What can be done about marine debris?
Reducing marine debris will require cultural change through a combination of education, incentives, and regulation. Plastic bottle recycling is an excellent example – it has increased every year since 1990 to 2.2 trillion pounds in 2006.
Educational tools, such as the plastics identification code on bottles, provide important knowledge for the public and increased participation in recycling programs. Bottle deposits, an economic incentive, resulted in a 75% reduction in losses into the environment. Regulations, such as recent prohibitions on disposable drink bottles may further reduce the problem.
Our behaviour needs to change from the current throwaway culture to a more sustainable liefstyle.
|A plastic bag dropped in the street washes into stormwater drains which empty into the ocean. If you see
plastic in the street, don t let it become whale food - pick it up and put it in a bin!
A government subsidised buy back scheme for old fishing nets could be helpful. As fishers are likely to be the ones who find old discarded nets, a buy back scheme would provide an incentive for the fishers to collect these nets.
A global approach is required to decrease the amount of debris entering the oceans. Fishing and shipping industries need to be particularly targeted, as these are mostly responsible for the problem.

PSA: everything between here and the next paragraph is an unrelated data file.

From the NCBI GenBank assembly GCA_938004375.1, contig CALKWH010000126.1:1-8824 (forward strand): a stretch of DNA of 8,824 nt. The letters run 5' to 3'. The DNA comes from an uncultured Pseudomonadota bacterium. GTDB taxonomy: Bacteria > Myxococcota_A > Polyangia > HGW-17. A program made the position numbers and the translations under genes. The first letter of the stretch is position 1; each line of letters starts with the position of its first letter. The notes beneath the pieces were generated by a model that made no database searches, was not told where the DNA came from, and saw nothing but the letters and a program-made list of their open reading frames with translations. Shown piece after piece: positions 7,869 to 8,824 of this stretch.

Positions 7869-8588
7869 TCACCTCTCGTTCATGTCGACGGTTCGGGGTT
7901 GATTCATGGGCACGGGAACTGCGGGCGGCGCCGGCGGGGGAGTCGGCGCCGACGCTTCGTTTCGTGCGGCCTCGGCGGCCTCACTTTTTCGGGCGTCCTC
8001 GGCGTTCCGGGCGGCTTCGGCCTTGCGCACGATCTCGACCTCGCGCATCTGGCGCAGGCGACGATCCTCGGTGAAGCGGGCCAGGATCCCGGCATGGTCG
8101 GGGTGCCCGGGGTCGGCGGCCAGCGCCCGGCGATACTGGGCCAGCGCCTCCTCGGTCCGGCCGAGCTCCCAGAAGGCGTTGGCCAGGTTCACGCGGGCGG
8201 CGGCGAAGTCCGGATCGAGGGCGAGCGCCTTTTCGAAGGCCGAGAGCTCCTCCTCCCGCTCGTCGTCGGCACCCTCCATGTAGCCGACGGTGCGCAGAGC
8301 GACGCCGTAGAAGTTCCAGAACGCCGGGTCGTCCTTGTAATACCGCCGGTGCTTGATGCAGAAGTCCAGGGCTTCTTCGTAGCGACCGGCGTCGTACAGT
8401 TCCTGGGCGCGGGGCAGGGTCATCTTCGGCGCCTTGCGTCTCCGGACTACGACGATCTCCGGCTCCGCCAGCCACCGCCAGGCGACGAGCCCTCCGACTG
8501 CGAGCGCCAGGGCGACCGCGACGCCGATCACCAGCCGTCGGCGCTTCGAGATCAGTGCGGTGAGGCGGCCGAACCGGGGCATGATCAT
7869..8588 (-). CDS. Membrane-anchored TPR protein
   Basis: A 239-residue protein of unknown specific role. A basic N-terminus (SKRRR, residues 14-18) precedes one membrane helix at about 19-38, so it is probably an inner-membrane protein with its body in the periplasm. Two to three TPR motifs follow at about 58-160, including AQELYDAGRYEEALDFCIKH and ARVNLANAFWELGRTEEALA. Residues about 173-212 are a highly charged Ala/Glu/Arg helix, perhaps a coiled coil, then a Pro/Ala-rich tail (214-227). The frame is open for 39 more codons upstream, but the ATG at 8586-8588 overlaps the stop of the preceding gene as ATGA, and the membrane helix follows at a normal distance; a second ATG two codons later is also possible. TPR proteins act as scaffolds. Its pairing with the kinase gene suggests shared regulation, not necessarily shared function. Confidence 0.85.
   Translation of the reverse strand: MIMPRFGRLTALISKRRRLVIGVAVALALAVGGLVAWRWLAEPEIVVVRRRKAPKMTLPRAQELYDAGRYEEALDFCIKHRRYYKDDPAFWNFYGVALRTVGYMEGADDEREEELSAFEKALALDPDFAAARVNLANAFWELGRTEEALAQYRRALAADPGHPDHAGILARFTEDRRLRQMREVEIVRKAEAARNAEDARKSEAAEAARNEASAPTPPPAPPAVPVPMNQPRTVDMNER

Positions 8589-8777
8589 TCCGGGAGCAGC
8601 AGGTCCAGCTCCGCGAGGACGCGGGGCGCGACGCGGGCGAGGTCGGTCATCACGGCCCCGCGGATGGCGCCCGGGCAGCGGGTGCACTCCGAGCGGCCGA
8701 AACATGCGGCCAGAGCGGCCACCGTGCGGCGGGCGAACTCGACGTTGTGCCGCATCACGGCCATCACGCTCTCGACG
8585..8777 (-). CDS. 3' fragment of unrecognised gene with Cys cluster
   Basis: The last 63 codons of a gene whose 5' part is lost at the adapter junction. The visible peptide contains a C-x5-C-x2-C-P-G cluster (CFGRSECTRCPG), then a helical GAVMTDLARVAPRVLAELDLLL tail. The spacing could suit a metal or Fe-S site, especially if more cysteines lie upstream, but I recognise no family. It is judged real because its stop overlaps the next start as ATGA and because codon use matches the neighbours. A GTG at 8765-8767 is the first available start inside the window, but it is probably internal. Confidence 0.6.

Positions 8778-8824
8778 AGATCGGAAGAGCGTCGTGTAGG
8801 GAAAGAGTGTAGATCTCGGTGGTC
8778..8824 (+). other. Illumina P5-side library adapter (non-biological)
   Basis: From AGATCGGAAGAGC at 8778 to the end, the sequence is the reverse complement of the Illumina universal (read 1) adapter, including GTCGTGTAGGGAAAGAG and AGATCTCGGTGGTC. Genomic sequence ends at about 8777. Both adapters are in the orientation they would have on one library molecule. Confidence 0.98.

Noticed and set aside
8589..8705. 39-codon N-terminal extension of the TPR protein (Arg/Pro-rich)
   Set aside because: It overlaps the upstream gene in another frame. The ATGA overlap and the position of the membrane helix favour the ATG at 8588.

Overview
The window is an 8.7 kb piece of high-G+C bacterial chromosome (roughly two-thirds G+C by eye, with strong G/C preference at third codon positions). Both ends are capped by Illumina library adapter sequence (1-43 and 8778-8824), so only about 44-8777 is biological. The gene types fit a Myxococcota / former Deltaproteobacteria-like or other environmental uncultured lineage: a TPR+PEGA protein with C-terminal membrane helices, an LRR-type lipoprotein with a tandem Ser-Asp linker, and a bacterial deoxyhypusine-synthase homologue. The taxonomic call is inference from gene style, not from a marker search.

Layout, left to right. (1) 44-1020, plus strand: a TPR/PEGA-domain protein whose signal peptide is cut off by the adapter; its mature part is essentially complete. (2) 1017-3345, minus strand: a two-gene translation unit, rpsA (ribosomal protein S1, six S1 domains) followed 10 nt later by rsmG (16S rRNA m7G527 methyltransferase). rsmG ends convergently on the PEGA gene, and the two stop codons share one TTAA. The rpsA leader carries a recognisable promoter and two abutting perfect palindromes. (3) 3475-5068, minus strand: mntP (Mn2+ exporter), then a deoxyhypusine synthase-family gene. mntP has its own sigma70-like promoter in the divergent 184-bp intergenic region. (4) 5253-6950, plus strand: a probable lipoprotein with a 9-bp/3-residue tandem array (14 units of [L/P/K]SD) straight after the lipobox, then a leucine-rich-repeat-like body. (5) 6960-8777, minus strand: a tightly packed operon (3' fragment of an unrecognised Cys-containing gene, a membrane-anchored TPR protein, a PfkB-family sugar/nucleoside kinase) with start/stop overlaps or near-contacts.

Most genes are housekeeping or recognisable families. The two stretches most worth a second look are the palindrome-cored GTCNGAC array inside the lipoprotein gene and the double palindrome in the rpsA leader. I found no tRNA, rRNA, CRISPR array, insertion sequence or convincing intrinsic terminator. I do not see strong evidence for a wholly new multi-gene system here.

Further research is also needed, for example, linking plastic in the environment to particular factories, stores, fishers or consumers is currently impossible.
The development and increased use of bioplastics is also important. Bioplastics are a form of plastics derived from renewable biomass sources, such as vegetable fats and oils, corn starch and pea starch rather than fossil-fuel plastics which are derived from petroleum.
Some, but not all, bioplastics are designed to biodegrade (be decomposed by bacteria or other living organisms). Use of these materials would reduce the amounts of plastic found in marine debris although there are other environmental problems associated with their use (e.g. fossil fuel use in growing the raw material and for their manufacture; competiton for land used to grow foods.)
|Cigarette butts may seem small, but with an estimated 4.5 trillion butts (worldwide) littered every year, the
toxic chemicals add up. Make sure that cigarette butts go into the bin, not on the ground!
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